• Sudden, severe headache that gets worse within seconds.
  • Drowsiness.
  • Inability to move your limb or one side of your body.

Finger or toe vasospasms

Symptoms of a vasospasm in your finger or toe include:

  • Coldness or numbness.
  • Skin color changes.
  • Throbbing or tingling.

Nipple vasospasms

Symptoms of nipple vasospasm in those who breastfeed (chestfeed) include:

  • Nipple pain.
  • Color change in nipples from white to red to blue or purple.

What causes a vasospasm?

Vasospasms in various parts of your body have different causes.

Coronary vasospasm

Direct causes aren’t well understood, but conditions and causes that are associated with coronary vasospasm include:

Cerebral vasospasm

Cerebral vasospasm causes include:

  • Ruptured brain aneurysm.
  • Other causes of bleeding around your brain.
  • Exposure to vasoactive substances or medications.
  • Subarachnoid (around your brain) blood clot.

Vasospasm in fingers or toes

Causes of vasospasms in your fingers and toes include:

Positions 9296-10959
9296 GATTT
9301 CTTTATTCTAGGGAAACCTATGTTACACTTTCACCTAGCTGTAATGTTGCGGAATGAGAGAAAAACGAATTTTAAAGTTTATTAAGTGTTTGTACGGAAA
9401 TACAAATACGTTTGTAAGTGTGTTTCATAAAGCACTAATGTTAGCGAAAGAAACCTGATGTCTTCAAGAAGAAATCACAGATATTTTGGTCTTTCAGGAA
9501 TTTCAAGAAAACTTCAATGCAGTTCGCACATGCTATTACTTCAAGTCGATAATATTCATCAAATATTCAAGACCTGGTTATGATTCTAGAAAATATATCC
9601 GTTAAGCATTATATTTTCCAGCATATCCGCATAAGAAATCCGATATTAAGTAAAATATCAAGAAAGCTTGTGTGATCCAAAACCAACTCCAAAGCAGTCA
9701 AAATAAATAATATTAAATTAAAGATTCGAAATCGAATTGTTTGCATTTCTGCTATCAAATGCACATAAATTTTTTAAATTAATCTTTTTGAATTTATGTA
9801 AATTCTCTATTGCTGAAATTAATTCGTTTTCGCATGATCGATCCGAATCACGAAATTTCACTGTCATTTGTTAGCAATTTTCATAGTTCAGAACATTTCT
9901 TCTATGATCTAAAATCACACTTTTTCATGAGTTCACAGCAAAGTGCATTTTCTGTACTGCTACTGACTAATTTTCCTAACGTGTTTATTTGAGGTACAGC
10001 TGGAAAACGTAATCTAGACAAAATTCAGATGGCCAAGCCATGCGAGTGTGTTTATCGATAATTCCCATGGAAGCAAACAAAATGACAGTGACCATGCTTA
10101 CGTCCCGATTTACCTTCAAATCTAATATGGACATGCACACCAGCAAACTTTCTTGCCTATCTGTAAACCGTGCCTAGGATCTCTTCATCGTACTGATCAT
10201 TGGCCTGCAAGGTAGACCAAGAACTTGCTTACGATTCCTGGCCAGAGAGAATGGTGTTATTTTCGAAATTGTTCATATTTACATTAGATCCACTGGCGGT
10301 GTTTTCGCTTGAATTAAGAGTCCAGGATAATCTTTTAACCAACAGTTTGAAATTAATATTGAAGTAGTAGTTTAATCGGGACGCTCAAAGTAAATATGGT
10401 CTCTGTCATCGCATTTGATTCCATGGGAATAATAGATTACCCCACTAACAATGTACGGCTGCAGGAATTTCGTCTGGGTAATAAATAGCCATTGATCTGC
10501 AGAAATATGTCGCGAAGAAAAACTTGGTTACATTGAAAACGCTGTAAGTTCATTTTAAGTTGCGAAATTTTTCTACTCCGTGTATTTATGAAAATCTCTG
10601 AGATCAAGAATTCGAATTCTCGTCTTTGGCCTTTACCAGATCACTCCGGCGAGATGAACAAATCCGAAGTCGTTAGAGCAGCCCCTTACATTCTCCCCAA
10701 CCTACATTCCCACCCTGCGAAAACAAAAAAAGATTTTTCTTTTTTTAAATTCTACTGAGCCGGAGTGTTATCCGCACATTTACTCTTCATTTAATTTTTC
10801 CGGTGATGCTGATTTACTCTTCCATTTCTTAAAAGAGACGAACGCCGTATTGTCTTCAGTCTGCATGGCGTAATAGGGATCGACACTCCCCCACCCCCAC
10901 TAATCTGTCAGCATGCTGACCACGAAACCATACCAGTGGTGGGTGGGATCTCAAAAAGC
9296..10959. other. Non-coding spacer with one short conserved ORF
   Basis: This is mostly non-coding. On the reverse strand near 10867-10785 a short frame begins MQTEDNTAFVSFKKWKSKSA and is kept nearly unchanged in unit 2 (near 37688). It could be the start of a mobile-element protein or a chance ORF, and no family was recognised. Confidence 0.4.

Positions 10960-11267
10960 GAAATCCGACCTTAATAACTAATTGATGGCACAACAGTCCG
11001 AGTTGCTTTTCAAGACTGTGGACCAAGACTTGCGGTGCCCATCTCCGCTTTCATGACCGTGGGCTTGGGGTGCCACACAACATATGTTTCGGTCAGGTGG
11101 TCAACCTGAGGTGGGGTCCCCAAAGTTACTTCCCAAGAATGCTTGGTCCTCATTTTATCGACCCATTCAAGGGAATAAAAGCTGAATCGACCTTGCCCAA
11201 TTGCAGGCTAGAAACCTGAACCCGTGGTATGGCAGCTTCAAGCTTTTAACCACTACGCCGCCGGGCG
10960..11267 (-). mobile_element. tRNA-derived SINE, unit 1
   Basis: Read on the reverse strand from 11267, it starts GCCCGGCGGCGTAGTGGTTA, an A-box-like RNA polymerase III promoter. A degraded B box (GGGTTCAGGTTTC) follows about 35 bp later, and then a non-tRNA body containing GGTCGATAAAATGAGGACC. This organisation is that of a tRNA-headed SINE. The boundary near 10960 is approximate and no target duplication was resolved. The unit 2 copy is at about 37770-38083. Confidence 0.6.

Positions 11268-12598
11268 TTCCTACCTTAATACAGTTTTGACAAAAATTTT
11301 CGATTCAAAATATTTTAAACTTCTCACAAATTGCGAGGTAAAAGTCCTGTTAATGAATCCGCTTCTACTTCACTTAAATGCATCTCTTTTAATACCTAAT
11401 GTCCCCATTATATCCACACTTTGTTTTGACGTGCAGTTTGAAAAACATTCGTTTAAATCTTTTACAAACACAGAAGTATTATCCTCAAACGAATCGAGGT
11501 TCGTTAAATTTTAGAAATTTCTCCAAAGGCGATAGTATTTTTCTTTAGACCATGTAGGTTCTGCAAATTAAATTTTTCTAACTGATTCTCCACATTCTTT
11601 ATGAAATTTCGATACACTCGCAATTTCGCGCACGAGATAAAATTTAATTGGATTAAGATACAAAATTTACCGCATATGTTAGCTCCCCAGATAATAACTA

Vasospasm in nipples while breastfeeding (chestfeeding)

Nipple vasospasm causes include:

  • Raynaud’s phenomenon.
  • Certain medicines.
  • Breast surgery.
  • Autoimmune disease.
  • Exposure to cold.
  • Unlatching baby.
  • Topical antifungals and All-Purpose Nipple Ointment (APNO) cream.
  • Poor latch or pump-induced nipple trauma.
  • Tobacco use.
  • Unknown.


Diagnosis and Tests

How is a vasospasm diagnosed?

A provider’s physical exam can be a key part of making their diagnosis, but these tests are important, as well:

Management and Treatment

What is the treatment for vasospasm?

Vasospasm treatments vary depending on where in your body the vasospasm is happening.

Coronary artery vasospasm

Treatments for a coronary artery vasospasm include:

Cerebral vasospasm

Cerebral vasospasm treatments include:

  • Increasing fluid intake.
  • Increasing blood pressure.
  • Removing the trigger that’s causing vasospasms.
  • Giving a vasodilator like verapamil orally or nimodipine through an IV (intravenous, through your vein).
  • Rarely, giving intra-arterial vasodilators if needed.

Vasospasm in fingers or toes

Treatments for vasospasms in fingers or toes include:

  • Wearing gloves, mittens and other warm clothes.
  • Avoiding the use of tobacco products.
  • Taking calcium channel blockers like felodipine or amlodipine (Norvasc® or Katerzia®).
  • Having surgery or a botulinum toxin injection.

Nipple vasospasm

Treatments for nipple vasospasms include:

  • Applying warmth and keeping nipples covered.
  • Avoiding things that make blood vessels constrict, such as tobacco use.